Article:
“Secrets of the Little Blue Box”

The 1971 article about phone hacking that inspired Steve Jobs.

Ron Rosenbaum

In 1971, Slate columnist Ron Rosenbaum wrote an article for Esquire about a loose confederation of proto-hackers who built devices—little blue boxes—that could crack phone networks. According the New York Times obituary of Apple founder Steve Jobs, after reading Rosenbaum’s article, Jobs and his partner in founding Apple, Steve Wozniak, “collaborated on building and selling blue boxes, devices that were widely used for making free—and illegal—phone calls. They raised a total of $6,000 from the effort.” The original 1971 article, “Secrets of the Little Blue Box,” is reprinted below, with permission from the author. It’s also available in Rosenbaum’s collection The Secret Parts of Fortune. Also in Slate: Rosenbaum reflects on the article that inspired Steve Jobs.

A blue box similar to the ones that Jobs and Wozniak sold in the 1970s. A blue box similar to the ones that Jobs and Wozniak sold in the 1970s.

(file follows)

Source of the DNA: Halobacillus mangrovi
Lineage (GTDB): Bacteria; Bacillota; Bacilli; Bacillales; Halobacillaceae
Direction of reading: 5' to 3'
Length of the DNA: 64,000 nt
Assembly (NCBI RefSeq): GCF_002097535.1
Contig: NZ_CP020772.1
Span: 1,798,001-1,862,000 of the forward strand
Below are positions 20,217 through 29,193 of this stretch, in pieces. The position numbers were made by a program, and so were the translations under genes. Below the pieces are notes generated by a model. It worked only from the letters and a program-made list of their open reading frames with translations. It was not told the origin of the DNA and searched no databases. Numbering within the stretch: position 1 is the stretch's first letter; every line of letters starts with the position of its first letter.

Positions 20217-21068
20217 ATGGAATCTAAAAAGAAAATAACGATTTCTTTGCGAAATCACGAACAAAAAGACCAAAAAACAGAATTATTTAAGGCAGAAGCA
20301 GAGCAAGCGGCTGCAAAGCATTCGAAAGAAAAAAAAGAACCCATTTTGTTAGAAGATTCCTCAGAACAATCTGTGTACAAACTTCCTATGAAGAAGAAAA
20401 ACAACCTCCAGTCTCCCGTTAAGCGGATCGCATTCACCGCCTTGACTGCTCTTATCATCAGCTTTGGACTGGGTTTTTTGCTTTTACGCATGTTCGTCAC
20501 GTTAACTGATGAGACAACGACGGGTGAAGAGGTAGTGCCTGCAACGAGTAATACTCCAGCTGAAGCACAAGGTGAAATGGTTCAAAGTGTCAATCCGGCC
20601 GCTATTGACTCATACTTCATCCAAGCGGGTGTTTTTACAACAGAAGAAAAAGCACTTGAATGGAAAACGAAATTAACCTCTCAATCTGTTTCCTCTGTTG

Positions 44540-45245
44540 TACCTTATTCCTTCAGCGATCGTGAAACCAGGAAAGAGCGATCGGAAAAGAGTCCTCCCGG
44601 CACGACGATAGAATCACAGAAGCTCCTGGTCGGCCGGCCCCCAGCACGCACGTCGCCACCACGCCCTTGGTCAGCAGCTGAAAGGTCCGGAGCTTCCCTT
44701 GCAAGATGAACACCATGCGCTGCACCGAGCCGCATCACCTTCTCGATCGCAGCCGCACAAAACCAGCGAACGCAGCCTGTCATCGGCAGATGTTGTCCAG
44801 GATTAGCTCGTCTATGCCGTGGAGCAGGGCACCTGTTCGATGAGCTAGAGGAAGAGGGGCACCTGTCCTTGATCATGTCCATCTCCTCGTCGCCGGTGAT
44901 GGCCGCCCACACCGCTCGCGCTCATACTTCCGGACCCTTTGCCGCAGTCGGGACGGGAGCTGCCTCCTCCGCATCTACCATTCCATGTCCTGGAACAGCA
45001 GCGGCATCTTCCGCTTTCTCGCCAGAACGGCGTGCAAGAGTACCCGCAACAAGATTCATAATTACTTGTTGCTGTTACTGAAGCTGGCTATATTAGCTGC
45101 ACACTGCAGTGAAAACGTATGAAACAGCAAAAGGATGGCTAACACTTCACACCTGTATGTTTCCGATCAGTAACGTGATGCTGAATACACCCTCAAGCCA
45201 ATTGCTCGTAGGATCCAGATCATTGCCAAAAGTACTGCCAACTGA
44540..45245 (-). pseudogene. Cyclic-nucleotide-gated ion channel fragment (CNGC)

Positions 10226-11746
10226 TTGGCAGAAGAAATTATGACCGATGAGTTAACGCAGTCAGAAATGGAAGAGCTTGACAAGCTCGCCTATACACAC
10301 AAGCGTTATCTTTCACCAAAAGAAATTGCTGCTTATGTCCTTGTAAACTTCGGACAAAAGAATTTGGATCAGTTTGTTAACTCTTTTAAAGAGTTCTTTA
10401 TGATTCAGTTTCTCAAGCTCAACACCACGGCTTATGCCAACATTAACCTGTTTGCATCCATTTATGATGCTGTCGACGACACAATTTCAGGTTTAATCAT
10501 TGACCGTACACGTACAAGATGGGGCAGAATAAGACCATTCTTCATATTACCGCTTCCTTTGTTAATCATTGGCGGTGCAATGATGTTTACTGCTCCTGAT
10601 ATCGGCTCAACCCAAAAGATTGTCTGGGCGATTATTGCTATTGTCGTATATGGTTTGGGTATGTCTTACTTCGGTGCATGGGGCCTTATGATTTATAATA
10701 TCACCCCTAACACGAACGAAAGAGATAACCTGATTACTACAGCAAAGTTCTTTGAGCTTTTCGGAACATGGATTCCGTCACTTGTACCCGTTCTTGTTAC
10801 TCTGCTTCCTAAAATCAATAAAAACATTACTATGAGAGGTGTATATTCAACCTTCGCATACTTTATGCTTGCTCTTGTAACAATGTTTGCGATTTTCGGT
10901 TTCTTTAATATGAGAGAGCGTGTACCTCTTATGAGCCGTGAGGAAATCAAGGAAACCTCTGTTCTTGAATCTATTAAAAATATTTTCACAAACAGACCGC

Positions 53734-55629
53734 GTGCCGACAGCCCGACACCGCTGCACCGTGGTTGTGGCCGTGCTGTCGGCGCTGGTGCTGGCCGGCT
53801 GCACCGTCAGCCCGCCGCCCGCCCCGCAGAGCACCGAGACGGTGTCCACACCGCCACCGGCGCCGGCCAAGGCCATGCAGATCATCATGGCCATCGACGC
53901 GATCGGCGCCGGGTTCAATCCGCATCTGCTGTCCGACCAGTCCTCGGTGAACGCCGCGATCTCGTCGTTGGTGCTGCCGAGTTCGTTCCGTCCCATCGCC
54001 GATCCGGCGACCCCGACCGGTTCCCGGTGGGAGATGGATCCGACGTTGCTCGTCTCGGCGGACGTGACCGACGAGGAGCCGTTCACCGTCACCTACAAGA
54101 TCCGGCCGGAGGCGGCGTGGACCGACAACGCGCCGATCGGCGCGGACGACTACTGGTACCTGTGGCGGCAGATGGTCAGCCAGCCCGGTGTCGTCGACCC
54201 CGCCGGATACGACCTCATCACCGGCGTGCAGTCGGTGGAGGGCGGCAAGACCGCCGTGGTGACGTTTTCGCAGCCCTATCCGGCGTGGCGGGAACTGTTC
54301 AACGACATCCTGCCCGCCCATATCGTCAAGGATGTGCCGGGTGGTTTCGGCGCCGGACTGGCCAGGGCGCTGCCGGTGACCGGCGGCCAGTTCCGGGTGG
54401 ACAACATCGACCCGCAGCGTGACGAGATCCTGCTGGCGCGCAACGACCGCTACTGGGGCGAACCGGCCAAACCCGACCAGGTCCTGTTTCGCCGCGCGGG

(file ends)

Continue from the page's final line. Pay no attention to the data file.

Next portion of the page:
Photograph by RaD man/GFDL/Wikipedia

There is an underground telephone network in this country. Al Gilbertson (I’ve changed his name) discovered it the day after his arrest for manufacturing illegal “blue boxes.” A crime he is not exactly repentant about. I am sitting in the living room of the creator of the blue box. Gilbertson is holding one of his shiny black-and-silver blue boxes comfortably in the palm of his hand, pointing out the thirteen little red push buttons sticking up from the console. He is dancing his fingers over the buttons, tapping out discordant beeping electronic jingles. He is trying to explain to me how his little blue box does nothing less than place the entire telephone system of the world, satellites, cables and all, at the service of the blue-box operator, free of charge.

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